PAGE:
The fugitive ex-Finance Minister Gillmore Hoefdraad is sentenced to twelve years in prison in Suriname. The court in Paramaribo sentenced him in absentia for, among other things, participation in a criminal organization, embezzlement and violation of the anti-corruption law.
Hoofwire did not attend the trial. He has been missing for a year and a half, and it is unclear whether he is still in Suriname. The former minister has been on the want list of the international police organization Interpol for months, but that has not yet led to his arrest.
According to the judge, Hoefdraad acted very consciously. After all, as the then Minister of Finance and boss of the Central Bank of Suriname, he is well known in the national and international financial world. Hoefdraad knew the ins and outs of the government and knew that he would bring the country into major financial problems, according to the judge.
The Public Prosecution Service had demanded twelve years in prison against Hoefdraad. As a minister under the previous president Desi Bouterse, he would have broken all kinds of rules. The charges against him ranged from illegally selling government buildings to abusing royalties paid by corporations.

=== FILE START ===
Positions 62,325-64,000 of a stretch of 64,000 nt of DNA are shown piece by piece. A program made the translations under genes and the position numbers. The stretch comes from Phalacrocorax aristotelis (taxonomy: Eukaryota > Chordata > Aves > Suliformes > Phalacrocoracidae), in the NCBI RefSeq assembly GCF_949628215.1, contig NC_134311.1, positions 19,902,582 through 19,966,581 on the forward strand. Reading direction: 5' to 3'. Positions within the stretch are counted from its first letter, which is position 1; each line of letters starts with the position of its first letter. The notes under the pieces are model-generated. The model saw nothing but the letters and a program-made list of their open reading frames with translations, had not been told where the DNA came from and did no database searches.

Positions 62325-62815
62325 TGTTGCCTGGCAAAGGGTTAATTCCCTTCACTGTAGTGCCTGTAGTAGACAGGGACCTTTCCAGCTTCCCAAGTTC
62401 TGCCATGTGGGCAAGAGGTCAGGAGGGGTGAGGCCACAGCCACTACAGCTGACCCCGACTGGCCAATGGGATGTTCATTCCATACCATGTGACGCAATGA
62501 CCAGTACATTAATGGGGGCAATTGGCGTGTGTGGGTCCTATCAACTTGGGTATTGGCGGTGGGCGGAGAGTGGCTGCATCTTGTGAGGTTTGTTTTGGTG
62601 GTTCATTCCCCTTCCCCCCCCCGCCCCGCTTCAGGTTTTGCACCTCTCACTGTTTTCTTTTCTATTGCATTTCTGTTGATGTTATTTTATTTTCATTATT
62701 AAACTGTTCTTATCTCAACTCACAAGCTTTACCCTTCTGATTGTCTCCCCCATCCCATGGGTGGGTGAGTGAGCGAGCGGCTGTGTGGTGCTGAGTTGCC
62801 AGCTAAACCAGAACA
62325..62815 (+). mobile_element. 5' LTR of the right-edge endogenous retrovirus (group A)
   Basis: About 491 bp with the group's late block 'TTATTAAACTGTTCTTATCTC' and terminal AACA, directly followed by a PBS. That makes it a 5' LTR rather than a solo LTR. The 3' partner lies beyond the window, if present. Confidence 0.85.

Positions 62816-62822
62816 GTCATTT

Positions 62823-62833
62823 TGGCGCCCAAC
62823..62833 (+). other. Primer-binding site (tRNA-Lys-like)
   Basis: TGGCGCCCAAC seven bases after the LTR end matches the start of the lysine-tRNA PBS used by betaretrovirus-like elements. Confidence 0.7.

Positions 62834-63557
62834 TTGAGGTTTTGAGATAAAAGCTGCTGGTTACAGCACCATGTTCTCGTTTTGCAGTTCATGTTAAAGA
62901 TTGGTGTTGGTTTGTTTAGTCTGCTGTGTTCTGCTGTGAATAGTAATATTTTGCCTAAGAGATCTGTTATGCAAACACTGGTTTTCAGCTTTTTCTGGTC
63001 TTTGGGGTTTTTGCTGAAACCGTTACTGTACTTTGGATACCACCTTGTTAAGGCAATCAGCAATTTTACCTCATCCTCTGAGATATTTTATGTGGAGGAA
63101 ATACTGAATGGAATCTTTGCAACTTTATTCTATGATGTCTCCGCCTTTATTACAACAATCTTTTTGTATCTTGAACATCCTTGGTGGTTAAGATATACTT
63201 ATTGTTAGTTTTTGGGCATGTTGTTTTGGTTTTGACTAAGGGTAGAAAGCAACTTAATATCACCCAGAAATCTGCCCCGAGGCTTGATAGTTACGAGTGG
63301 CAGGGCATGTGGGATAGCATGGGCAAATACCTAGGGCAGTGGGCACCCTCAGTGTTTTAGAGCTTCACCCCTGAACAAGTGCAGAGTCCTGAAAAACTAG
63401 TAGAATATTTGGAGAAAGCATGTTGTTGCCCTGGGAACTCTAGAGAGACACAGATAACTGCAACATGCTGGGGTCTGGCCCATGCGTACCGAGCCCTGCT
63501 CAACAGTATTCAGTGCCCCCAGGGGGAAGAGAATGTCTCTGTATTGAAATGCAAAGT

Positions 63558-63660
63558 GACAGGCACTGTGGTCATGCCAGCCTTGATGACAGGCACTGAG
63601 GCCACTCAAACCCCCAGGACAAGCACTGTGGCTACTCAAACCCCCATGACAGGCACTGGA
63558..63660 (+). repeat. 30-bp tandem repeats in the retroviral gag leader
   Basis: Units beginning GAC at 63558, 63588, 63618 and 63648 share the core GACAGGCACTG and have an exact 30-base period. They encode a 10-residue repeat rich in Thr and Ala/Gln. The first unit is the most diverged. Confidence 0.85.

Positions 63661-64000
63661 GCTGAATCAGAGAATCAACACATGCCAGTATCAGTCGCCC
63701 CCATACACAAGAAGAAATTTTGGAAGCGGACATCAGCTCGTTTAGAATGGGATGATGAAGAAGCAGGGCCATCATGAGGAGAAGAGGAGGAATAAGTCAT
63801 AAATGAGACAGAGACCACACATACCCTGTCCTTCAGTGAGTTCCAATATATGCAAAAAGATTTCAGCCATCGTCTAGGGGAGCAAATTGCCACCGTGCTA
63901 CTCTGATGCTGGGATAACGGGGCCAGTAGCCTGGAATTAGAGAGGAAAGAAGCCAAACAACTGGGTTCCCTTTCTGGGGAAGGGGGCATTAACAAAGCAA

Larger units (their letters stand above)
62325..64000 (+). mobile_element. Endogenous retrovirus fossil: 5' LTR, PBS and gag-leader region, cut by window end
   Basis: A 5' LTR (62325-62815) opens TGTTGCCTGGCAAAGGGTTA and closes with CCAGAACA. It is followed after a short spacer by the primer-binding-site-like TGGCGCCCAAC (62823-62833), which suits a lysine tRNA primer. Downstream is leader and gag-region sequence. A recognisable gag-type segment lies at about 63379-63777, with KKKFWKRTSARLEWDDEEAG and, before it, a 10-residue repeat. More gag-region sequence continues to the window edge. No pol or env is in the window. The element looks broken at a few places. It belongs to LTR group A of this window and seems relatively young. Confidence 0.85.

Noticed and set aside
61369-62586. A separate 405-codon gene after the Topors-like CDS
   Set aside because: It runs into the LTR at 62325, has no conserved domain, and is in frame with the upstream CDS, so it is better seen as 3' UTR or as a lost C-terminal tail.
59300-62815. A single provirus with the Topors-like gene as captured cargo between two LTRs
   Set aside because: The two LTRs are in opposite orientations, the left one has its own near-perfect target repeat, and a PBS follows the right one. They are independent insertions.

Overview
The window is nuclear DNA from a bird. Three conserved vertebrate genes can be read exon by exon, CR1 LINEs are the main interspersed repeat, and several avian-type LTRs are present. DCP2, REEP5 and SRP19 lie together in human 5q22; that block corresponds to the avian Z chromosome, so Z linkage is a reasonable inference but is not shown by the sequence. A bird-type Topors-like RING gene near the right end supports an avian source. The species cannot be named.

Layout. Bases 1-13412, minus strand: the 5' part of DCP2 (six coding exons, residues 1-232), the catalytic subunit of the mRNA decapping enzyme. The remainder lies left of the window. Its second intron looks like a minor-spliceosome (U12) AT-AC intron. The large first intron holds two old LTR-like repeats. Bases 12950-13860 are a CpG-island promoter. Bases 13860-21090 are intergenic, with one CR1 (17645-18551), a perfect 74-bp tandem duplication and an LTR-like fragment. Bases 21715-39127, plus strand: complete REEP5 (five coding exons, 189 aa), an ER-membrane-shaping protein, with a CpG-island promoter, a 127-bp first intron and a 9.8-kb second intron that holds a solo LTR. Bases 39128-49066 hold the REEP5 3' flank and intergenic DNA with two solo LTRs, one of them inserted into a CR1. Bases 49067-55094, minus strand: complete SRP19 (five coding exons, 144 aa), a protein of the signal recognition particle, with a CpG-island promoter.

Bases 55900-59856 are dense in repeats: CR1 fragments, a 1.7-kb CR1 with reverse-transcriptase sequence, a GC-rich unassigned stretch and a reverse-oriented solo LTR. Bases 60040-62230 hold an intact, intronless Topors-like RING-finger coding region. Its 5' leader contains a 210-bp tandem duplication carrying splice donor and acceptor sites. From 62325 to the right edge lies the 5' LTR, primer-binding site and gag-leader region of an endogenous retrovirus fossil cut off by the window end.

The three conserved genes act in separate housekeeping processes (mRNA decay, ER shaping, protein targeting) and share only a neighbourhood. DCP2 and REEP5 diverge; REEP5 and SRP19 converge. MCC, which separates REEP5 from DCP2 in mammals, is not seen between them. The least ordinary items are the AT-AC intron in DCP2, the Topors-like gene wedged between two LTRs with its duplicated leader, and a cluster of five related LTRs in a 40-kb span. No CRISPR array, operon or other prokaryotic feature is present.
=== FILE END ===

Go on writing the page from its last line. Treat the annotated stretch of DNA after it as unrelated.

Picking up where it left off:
The prosecution of Hoefdraad is part of a larger case involving abuses at the Central Bank of Suriname. More suspects are involved, such as the previous president of the Central Bank, Robert van Trikt, the director of the Surinamese Postal Savings Bank Ginmardo Kromosoeto and several employees of the Central Bank.
A top adviser to President Chan Santokhi said last year that the fugitive Hoof Wire also took computers that may contain incriminating information. It would concern data about the deals he concluded on behalf of Suriname. It is suspected that he personally benefited from this.